The Federal Office for Building and Regional Planning

Research Project: Youth projects in structurally weak and rural areas

Project briefing

  • Status Completed
  • Project duration November 2019 – February 2021
  • Programme ExWoSt

As numerous successful youth participation projects in recent years have shown, young people want to – and are able to – play an active role in shaping their living environment and in the development of their town or city. Until now, research has focused on projects in large towns or cities. At the same time, it is well known that small towns in structurally weak areas are particularly dependent on civic engagement to maintain and enhance the quality of life. The study therefore aimed to identify innovative participatory youth projects in small towns and to describe their impact on the development of the towns and their surrounding area.


Several research projects and model projects – some of them commissioned by BMI and BBSR – have studied youth participation in urban development and trialled it in practice. They researched how young people understand and use urban spaces and what ideas they have for the future of these spaces. The studies identified that young people displayed a high degree of initiative and willingness to assume responsibility, in particular in projects of the “Stadt selber machen” (Do it yourself urban design) category. They are an important pillar in the field of youth participation alongside other formats that allow people to have a say and play an active role in decision-making processes.

Civic engagement and participation are also important in small-town and rural contexts. Numerous empirical studies and research projects, such as the research area exploring the potential of small towns in peripheral locations, which is part of the German government's experimental housing and urban development programme, demonstrate the fact that civic engagement and collaboration can create a special cohesive force and at the same time enhance the quality of life.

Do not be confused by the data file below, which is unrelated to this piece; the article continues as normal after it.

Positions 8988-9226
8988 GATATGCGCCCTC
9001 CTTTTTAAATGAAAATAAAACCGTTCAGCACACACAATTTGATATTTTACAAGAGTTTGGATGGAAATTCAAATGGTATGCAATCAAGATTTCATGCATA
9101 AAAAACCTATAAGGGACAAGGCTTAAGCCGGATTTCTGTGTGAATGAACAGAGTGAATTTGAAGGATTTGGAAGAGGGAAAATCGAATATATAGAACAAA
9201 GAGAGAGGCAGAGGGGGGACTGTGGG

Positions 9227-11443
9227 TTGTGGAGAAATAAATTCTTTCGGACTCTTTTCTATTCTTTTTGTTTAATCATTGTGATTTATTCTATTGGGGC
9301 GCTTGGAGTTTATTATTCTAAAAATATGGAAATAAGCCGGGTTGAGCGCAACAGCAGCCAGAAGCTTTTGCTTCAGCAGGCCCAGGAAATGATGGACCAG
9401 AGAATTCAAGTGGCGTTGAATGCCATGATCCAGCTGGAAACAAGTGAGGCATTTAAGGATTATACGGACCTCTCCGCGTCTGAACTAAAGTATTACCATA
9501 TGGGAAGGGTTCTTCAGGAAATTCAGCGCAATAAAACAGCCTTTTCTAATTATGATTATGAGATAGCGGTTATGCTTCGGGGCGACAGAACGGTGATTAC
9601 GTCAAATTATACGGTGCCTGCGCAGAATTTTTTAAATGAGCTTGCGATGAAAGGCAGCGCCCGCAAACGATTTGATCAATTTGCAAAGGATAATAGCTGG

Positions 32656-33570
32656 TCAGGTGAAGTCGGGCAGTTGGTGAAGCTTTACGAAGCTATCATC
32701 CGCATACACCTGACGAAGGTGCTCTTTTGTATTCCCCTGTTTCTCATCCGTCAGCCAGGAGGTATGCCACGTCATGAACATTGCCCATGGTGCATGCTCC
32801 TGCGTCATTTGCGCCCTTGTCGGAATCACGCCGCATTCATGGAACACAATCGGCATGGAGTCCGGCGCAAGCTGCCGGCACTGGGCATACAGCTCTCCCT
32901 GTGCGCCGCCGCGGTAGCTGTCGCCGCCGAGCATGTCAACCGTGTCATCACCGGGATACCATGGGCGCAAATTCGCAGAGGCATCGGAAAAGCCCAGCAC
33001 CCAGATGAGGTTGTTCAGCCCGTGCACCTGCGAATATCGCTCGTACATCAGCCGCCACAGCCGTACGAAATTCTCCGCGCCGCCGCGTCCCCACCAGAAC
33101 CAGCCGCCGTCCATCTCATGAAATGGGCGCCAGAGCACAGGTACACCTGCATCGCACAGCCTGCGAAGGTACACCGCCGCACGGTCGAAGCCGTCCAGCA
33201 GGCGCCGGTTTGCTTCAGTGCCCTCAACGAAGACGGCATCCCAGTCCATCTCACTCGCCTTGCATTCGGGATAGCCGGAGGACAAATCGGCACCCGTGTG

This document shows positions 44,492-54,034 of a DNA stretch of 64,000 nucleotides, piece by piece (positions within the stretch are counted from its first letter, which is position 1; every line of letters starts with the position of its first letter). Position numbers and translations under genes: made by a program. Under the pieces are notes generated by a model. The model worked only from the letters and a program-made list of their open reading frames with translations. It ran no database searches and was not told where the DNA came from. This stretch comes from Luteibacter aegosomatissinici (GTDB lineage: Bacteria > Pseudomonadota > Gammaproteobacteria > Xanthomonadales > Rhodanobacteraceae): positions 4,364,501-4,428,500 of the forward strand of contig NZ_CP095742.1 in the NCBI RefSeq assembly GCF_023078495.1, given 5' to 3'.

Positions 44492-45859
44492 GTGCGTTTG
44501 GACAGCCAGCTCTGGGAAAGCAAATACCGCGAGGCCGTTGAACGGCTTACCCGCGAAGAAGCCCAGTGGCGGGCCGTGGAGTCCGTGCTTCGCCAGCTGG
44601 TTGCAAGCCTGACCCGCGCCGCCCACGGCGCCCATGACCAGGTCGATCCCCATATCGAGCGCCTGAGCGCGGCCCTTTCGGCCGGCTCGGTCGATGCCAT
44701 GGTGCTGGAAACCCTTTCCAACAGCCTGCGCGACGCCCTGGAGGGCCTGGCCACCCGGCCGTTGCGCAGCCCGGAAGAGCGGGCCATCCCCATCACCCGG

The study of youth projects in structurally weak and rural areas combined the two aspects of civic engagement outlined above – youth participation and involvement in the development of small towns. In this way, the research team identified specific forms and characteristics of youth engagement in small towns in structurally weak areas and identified potential for local development. They studied exemplary innovative projects and drew transferable conclusions.

The figure shows the interface between the two research perspectives.

The study concentrated on two key questions: Which youth projects exist in small towns in rural and structurally weak regions? What are their characteristics and how do they differ from those in larger towns and cities and densely populated areas?

The research team also looked at questions related to the following aspects of youth engagement: impact on spaces and places, impact on urban society, participation cultures and attitudes, formats, organisation, communication and supporting environment.

The research project was carried out by the Berlin-based Planergemeinschaft für Stadt und Raum eG.


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